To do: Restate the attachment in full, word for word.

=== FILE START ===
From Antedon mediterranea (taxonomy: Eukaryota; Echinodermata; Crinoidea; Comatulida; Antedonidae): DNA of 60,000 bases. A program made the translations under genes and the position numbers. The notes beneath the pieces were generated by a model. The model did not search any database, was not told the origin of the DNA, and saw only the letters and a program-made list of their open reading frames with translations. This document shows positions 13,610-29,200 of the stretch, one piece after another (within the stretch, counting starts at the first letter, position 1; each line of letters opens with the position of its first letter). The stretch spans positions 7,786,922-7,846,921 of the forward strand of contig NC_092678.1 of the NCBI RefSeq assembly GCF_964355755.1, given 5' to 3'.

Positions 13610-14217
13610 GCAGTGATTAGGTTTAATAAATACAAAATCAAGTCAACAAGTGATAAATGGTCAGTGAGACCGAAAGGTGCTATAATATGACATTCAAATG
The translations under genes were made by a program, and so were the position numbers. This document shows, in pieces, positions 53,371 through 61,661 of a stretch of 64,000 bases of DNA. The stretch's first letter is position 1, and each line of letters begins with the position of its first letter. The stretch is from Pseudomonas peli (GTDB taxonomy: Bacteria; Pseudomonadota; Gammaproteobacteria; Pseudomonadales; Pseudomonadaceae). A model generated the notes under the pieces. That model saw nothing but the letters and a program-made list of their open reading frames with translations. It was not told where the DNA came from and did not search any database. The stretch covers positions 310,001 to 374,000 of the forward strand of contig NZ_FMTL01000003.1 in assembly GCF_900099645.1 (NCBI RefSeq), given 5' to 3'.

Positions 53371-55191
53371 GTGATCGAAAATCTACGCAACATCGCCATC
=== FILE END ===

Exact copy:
From Antedon mediterranea (taxonomy: Eukaryota; Echinodermata; Crinoidea; Comatulida; Antedonidae): DNA of 60,000 bases. A program made the translations under genes and the position numbers. The notes beneath the pieces were generated by a model. The model did not search any database, was not told the origin of the DNA, and saw only the letters and a program-made list of their open reading frames with translations. This document shows positions 13,610-29,200 of the stretch, one piece after another (within the stretch, counting starts at the first letter, position 1; each line of letters opens with the position of its first letter). The stretch spans positions 7,786,922-7,846,921 of the forward strand of contig NC_092678.1 of the NCBI RefSeq assembly GCF_964355755.1, given 5' to 3'.

Positions 13610-14217
13610 GCAGTGATTAGGTTTAATAAATACAAAATCAAGTCAACAAGTGATAAATGGTCAGTGAGACCGAAAGGTGCTATAATATGACATTCAAATG
The translations under genes were made by a program, and so were the position numbers. This document shows, in pieces, positions 53,371 through 61,661 of a stretch of 64,000 bases of DNA. The stretch's first letter is position 1, and each line of letters begins with the position of its first letter. The stretch is from Pseudomonas peli (GTDB taxonomy: Bacteria; Pseudomonadota; Gammaproteobacteria; Pseudomonadales; Pseudomonadaceae). A model generated the notes under the pieces. That model saw nothing but the letters and a program-made list of their open reading frames with translations. It was not told where the DNA came from and did not search any database. The stretch covers positions 310,001 to 374,000 of the forward strand of contig NZ_FMTL01000003.1 in assembly GCF_900099645.1 (NCBI RefSeq), given 5' to 3'.

Positions 53371-55191
53371 GTGATCGAAAATCTACGCAACATCGCCATC